I’ve long been a proponent of the role of specialty specific EHRs. In fact, at one point I suggested that a really great EHR company could be a roll up of the top specialty specific EHRs. I still think this would be an extraordinary company that could really compete with the top EHR vendors out there. For now, I haven’t seen anyone take that strategy.

There are just some really compelling reasons to focus your EHR on a specific specialty. In fact, what you find is that even the EHR vendor that claims to support every medical specialty is usually best fit for one or a couple specific specialties. Just ask for their client list and you’ll have a good idea of which specialty likes their system the most.

I was recently talking with a specialty EHR vendor and they made a good case for why specialists love working with them. The obvious one he didn’t mention was that the EHR functions are tailored to that specialty. Everyone sees and understands this.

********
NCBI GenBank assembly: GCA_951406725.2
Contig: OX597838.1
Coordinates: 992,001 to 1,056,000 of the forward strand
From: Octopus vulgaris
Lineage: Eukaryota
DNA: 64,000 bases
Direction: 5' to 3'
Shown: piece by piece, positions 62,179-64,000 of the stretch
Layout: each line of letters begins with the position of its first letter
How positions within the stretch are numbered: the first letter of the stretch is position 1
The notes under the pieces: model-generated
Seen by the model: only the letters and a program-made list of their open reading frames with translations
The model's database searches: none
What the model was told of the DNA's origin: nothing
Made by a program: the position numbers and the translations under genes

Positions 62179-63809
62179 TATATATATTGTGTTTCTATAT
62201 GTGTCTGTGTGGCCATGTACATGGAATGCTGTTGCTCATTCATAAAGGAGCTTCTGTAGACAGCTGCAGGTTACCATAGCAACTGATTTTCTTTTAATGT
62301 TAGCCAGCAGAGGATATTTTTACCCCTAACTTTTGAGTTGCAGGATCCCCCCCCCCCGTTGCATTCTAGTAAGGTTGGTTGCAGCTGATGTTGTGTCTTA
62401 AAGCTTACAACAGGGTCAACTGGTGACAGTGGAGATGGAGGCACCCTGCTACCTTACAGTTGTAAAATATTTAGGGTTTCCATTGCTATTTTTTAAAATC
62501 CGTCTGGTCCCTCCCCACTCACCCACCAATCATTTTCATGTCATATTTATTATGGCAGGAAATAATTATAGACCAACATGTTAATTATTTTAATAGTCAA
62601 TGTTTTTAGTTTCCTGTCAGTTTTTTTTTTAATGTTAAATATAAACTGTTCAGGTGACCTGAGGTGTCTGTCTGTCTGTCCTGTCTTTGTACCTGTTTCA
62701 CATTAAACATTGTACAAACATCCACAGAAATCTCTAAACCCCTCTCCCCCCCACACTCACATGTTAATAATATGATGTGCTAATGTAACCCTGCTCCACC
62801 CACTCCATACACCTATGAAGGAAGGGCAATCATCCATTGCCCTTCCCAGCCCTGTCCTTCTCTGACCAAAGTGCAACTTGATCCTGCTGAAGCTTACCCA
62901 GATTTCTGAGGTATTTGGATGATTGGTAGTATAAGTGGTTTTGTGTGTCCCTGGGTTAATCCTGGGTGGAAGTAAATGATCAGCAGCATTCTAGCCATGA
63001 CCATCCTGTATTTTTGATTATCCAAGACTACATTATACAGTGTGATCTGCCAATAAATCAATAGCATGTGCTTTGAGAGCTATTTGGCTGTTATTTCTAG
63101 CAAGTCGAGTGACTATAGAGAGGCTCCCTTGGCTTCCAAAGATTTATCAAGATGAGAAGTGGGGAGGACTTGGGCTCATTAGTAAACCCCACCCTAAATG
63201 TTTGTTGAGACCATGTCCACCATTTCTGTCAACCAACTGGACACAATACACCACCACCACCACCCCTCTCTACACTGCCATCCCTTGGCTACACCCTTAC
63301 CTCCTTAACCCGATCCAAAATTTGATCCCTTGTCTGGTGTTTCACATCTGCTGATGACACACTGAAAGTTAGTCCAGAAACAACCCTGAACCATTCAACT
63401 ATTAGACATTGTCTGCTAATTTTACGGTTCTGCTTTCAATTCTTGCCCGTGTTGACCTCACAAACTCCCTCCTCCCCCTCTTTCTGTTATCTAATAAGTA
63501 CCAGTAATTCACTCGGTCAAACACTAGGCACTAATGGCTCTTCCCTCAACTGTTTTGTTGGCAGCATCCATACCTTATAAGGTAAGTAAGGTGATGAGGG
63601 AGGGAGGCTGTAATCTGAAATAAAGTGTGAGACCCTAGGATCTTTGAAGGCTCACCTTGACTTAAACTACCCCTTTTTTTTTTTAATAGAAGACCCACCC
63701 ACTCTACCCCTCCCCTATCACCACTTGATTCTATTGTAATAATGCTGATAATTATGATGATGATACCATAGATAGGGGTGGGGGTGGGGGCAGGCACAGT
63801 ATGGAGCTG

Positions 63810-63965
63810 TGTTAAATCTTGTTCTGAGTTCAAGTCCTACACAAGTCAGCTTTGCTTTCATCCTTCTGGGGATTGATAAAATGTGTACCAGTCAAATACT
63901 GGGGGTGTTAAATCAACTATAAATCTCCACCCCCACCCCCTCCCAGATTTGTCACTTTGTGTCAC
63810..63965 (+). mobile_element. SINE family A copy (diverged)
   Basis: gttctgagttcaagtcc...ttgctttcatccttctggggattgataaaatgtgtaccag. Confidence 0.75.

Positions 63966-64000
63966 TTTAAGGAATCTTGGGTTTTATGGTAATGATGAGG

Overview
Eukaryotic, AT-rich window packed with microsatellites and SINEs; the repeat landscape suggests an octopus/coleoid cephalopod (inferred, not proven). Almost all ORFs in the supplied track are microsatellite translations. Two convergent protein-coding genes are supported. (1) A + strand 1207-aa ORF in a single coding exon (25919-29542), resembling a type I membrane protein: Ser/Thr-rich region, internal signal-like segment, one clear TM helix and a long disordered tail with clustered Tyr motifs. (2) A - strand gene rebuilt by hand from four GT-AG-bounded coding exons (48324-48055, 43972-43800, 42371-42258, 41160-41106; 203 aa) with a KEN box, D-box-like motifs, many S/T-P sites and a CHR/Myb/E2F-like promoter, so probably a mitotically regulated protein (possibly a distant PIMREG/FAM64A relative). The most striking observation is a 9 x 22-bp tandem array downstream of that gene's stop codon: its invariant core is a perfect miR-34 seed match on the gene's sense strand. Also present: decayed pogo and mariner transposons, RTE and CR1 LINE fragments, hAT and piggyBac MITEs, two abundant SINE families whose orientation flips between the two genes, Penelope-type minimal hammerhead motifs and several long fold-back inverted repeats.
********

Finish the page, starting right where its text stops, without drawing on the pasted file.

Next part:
What most people don’t think about is when they talk to the support or sales people at that company. This is particularly important with the support people. It’s a very different experience calling an EHR vendor call center that supports every medical specialty from one that supports only your specialty. They understand your specialties unique needs, terminology, and language. Plus, any reference clients they give you are going to be in your specialty so you can compare apples to apples.

Certainly there can be weaknesses in a specialty specific EHR. For example, if you’re in a large multi specialty organization you really can’t go with a specialty specific EHR. It’s just not going to happen. With so many practices being acquired by hospitals, this does put the specialty specific EHR at risk (depending on the specialty).